When I was a substitute teacher at the Sherburne-Earlville Elementary School, I heard all the common arguments often associated with kids just being kids. I heard all the complaints, everything from “Johnny took my pencil,” and “she keeps touching me,” to the less expected “you’re doing things wrong. That’s not how Mrs. Smith does it.” Really? How many ways are there to change the date on the blackboard, kid?
I also saw that nothing – be it a toy, book, marker, empty swing, a place on the rug during reading time, etc. – was ever so badly wanted by a child as when someone else had it first, or worse, if I threatened to take it away simply because they’re not cooperating or following classroom rules.
Unfortunately, a lot of the same kind of behavior can be seen in Colorado, where after the horrific events of last Friday’s shooting, gun sales spiked in the days that followed – by almost 25 percent over an average weekend period – as people scrambled to buy firearms before new gun legislation, or current laws, are amended that might deny people the privilege of gun ownership. It’s the “I didn’t want it until you told me I couldn’t have it” mentality for many, and it’s certainly not the first time it’s happened. Gun sales also picked up nationwide after President Obama was elected in 2008 out of fear that the Democrat might tighten gun laws; and again in 2011, following the shooting in Arizona that left six dead and Congresswoman Gabrielle Giffords in intensive care.
Speaking from a personal perspective, this attitude’s just a bit unsettling. Sure, some are saying they just want a gun to defend themselves, but if everyone has a gun for their own defense, how is it making the world a safer, less scary place? If anything, I would think that senseless shootings and fatal tragedy would discourage one from ever wanting to hold, see, touch, or hear a gun, let alone own one. Unfortunately, as the upright, civilized, freedom-fighting citizens we are, we like to take advantage of personal and constitutional rights – such as our right to gun ownership – and as soon as one right is threatened, we appreciate that right even more (and I use the word “appreciate” loosely in this case. We appreciate the crap out of it).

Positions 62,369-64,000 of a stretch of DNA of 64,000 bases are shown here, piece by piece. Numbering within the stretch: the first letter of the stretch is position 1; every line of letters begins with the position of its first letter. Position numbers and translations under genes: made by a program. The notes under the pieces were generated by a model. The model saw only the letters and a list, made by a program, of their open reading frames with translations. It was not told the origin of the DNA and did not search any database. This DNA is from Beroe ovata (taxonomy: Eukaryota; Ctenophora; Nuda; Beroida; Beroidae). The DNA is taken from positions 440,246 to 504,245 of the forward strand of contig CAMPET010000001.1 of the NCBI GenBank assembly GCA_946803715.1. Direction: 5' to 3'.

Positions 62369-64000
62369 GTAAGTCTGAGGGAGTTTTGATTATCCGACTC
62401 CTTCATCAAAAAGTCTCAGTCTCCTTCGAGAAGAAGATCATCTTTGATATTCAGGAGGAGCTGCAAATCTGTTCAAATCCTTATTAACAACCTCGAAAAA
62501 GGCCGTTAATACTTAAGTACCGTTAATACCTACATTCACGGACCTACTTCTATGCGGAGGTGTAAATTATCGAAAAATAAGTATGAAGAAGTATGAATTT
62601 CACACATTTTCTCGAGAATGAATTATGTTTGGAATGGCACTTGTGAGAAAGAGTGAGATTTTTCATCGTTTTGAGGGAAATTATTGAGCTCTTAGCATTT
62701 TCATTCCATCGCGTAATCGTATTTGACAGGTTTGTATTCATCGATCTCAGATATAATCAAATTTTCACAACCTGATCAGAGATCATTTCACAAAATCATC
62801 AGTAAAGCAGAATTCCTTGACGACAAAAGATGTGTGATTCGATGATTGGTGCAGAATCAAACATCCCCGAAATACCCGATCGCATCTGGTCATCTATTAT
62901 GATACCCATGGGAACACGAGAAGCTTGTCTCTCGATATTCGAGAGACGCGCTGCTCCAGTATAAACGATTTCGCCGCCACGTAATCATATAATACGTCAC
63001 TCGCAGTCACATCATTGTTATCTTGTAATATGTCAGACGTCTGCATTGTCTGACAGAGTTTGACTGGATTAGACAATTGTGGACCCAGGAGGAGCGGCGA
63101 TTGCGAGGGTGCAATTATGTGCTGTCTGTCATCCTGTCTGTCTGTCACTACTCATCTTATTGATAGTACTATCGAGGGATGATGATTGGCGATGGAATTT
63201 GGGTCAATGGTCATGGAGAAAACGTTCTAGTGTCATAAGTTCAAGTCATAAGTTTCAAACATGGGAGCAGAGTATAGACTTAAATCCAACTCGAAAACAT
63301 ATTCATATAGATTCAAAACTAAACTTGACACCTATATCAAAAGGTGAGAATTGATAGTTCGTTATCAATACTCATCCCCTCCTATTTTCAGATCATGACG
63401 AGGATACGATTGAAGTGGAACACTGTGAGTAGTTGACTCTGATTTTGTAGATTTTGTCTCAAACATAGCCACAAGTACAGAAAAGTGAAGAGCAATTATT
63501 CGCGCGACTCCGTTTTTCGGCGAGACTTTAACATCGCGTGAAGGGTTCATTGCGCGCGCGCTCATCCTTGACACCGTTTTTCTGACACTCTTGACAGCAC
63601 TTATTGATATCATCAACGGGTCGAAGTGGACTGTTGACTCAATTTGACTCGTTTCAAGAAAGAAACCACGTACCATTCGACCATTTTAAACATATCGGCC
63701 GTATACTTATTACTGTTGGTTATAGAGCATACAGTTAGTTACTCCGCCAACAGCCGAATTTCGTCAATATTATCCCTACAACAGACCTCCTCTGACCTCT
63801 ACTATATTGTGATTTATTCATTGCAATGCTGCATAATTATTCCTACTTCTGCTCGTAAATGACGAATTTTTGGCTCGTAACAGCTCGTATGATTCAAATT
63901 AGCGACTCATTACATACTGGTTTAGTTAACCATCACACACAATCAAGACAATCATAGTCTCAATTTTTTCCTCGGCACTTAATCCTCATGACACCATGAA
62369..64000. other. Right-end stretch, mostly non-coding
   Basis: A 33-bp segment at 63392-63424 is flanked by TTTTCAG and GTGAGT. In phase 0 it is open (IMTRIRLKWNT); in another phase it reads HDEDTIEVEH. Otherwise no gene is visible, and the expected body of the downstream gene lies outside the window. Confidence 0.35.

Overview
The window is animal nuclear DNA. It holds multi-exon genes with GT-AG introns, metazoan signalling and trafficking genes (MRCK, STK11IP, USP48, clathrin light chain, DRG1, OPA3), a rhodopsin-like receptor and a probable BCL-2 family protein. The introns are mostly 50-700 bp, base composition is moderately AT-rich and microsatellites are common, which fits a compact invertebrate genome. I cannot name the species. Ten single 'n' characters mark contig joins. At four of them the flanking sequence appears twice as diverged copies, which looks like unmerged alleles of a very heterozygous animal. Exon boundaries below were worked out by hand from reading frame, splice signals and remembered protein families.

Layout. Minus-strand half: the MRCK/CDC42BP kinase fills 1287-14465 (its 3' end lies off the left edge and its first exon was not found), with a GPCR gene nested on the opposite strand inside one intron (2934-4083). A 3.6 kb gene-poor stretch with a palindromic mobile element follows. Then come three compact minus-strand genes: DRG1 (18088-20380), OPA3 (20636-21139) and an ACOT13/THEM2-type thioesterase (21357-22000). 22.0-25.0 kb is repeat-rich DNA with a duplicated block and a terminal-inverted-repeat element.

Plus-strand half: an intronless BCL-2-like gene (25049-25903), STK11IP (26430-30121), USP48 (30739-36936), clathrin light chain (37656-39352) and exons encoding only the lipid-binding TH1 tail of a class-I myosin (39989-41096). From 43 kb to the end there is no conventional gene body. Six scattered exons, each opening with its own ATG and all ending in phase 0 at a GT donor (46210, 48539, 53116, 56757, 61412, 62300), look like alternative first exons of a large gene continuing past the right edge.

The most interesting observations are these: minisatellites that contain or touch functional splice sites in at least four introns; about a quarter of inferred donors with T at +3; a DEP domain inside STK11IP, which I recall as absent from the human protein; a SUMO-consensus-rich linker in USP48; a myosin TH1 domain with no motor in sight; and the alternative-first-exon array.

How stupid. Is there anything more careless – and frightening – than someone buying a gun simply because they can? If stripping someone of a certain privilege only makes them appreciate that freedom all the more, perhaps it’s a mentality we should be using to our advantage. Let’s outlaw exercise (obesity epidemic averted). Let’s prohibit the separation of garbage and recyclables (for a greener tomorrow). A good ol’ mandatory book burning might get more people away from their television sets at night (an idea author Ray Bradbury had decades ago). And finally, I move we place “please” and “thank-you” as words eight and nine on George Carlin’s list of dirty words (not quite a legislative move, but it’s a start).
Regardless of anyone’s current view on gun ownership, it seems, to me, naive to think our second ammendment even holds the same wight it did when it was drafted 236 years ago. In all reality, the right to bear and keep arms wouldn’t be part of the Constitution if rebels fought against the British military using present-day military style assault rifles capable of firing 50 rounds in less than a minute. People, particularly those racing to gun and ammunition shops in fear that they might miss their opportunity to buy a gun, seem to forget: Guns now are nothing like those of the 18th century. Even if that weren’t the case and the framers still deemed it necessary to ensure a right to gun ownership within the Constitution, I’m certain that the highly contested ambiguities of that particular snippet of the Constitution wouldn’t be as unclear as they are now.
Of course, if legislators choose not to pursue any changes that might infringe on the second ammendment in the future, even in the face of the devastation seen in Colorado, the Constitution doesn’t say anything about the right to buy bullets ...
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